IPromotableSinglePhaseNotification. The resource manager implements this interface so that, first, it implements the interface ITransactionPromoter, and secondly, the transaction manager can use single-phase commit by calling the IPromotableSinglePhaseNotification.SinglePhaseCommitand  methods IPromotableSinglePhaseNotification.Rollback. The transaction manager calls the method IPromotableSinglePhaseNotification.Initializeto mark the successful registration of the resource manager using a simplified scheme. More or less, this can be understood from the  Microsoft document .

    A little more look at the classSystem.Transactions.Enlistmentand his heirs. Instances of this type provide a transaction manager when calling methods on interfaces implemented by a resource manager.

    Enlistment. The resource manager can call a single method of this type, - Done, to signal the successful completion of its part of the work.

    PreparingEnlistment. Using an instance of this type during the first commit phase, the resource manager can signal its intention to commit or roll back the changes. A durable resource manager can also get the information required to recover from a system failure.

    SinglePhaseEnlistment. Using an instance of this type, the resource manager can transmit information to the transaction manager about the results of its work when using the simplified scheme (single-phase commit).

    Software Distributed Transaction Limitations and Alternatives

    A brief survey of opinions found on the Internet shows that in many areas distributed transactions are going out of fashion. Look, for example, at  this mocking comment . The main object of criticism, which is briefly described here , is the synchronous (blocking) nature of distributed transactions. If the user sent a request, during the processing of which a distributed transaction was organized, he will receive a response only after all subsystems included in the transaction have finished (with success or with an error). At the same time, there is an opinion supported by research that the two-phase commit protocol shows poor performance, especially with an increase in the number of subsystems involved in the transaction, which is mentioned, for example, in  this publication on Habré.

    If the creator of the system prefers to return the answer to the user as soon as possible, putting the reconciliation of the data for later, then some other solution is more suitable for him. In the context of the Brewer theorem ( CAP theorems ), it can be said that distributed transactions are suitable for cases where data consistency (Consistency) is more important than availability (Availability).

    There are other practical restrictions on the use of software distributed transactions. For example, it was established experimentally that distributed transactions using the OleTx protocol should not cross network domains. In any case, the long attempts to get them to work were not crowned with success. In addition, it was revealed that the interaction between several copies of the Oracle Database (distributed transaction DBMS) imposes serious restrictions on the applicability of software distributed transactions (again, failed to start).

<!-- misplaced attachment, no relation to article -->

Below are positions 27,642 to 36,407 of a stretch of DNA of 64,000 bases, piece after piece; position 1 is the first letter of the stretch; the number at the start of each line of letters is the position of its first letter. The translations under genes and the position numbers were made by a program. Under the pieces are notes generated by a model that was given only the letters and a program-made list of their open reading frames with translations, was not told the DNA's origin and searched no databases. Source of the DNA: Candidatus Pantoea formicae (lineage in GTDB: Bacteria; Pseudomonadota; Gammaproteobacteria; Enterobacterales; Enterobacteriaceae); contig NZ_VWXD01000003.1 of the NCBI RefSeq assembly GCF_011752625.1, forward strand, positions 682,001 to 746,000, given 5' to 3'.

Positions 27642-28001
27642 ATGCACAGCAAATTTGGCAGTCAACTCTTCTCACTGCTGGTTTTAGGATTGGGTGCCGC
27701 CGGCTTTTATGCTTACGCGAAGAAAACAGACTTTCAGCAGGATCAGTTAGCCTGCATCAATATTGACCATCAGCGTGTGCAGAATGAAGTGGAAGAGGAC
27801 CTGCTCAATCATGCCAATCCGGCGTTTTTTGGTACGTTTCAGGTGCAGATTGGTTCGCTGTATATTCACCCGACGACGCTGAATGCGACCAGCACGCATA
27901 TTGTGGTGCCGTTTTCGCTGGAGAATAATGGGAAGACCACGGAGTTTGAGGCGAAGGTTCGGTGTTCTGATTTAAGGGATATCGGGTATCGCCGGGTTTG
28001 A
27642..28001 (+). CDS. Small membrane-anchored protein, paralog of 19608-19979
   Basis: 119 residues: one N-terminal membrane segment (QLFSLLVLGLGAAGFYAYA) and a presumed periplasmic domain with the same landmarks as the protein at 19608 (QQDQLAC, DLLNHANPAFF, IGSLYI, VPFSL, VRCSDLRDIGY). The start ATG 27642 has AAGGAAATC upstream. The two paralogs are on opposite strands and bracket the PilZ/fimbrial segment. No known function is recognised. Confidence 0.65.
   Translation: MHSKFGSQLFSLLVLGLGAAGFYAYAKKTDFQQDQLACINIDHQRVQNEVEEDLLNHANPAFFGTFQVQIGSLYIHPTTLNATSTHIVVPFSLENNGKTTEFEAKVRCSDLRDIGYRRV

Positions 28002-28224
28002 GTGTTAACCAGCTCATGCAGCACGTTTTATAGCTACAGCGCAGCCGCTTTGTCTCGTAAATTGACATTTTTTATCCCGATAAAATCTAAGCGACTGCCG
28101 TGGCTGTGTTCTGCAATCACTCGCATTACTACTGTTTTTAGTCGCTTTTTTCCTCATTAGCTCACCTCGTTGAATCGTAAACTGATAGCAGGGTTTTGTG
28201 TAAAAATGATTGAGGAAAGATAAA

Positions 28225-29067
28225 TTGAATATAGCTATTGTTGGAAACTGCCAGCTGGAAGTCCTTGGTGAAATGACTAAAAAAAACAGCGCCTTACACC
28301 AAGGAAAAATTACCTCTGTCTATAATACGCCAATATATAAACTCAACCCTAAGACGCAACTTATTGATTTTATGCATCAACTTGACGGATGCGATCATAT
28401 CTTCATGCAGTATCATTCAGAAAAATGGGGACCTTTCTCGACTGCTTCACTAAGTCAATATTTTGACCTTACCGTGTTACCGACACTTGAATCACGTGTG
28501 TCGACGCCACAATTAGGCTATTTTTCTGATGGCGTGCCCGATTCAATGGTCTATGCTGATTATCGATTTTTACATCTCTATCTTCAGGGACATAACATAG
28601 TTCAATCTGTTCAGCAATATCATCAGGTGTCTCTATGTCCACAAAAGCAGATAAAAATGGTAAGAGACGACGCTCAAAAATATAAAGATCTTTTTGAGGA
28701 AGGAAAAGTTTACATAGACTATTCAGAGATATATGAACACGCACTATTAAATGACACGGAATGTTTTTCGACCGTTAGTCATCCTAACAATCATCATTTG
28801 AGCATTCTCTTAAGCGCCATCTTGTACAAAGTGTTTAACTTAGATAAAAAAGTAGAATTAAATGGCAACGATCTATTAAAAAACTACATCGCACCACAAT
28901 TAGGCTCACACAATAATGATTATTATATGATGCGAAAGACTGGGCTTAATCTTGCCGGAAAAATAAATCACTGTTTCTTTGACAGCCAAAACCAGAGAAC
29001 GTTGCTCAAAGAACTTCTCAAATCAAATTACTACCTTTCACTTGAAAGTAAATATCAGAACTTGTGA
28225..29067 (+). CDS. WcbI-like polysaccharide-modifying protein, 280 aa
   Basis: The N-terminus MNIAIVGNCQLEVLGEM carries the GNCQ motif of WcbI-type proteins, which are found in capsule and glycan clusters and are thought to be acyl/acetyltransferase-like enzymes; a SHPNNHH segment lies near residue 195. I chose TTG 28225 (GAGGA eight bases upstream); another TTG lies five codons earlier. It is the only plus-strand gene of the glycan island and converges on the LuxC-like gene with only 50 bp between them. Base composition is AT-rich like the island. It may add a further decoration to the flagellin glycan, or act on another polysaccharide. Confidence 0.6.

What are the alternatives to distributed transactions? First, it must be said that it will be very difficult to do without technical transactions (ordinary, not distributed). There will surely be processes in the system that may temporarily violate the integrity of the data, and it will be necessary to somehow oversee such processes. Similarly, in terms of the subject area, a concept may arise that includes a process that is implemented by a set of processes in different technical systems, which must begin and end in the field of complete data.

    Turning to alternatives to distributed transactions, you can note solutions based on messaging services, such as RabbitMQ and Apache Kafka. In  this publication on "Habré" four such solutions are considered:

    1. the subsystem publishes a message, on the basis of which both the database is written and the other subsystems are notified;
    2. the subsystem writes to the database, and notifications of other subsystems are generated based on the transaction log database (Transaction Log Tailing);
    3. the subsystem leads to the database both the entity table and the message table for external subsystems;
    4. entities in the database are uniquely represented as a queue of records about their creation and changes (Event Sourcing).

    Another alternative is the Saga template. It assumes a cascade of subsystems with its local transactions. Upon completion, each system calls the next one (either alone or with the help of a coordinator). For each transaction, there is a corresponding cancellation transaction, and instead of transferring control further, the subsystem may, on the contrary, initiate the cancellation of changes made by previous subsystems. On "Habré" there are several good articles about the template "Saga". For example,  this publication provides general information about maintaining the ACID principles in the microservices, and in  this article an example of the implementation of the Saga template with the coordinator is discussed in detail.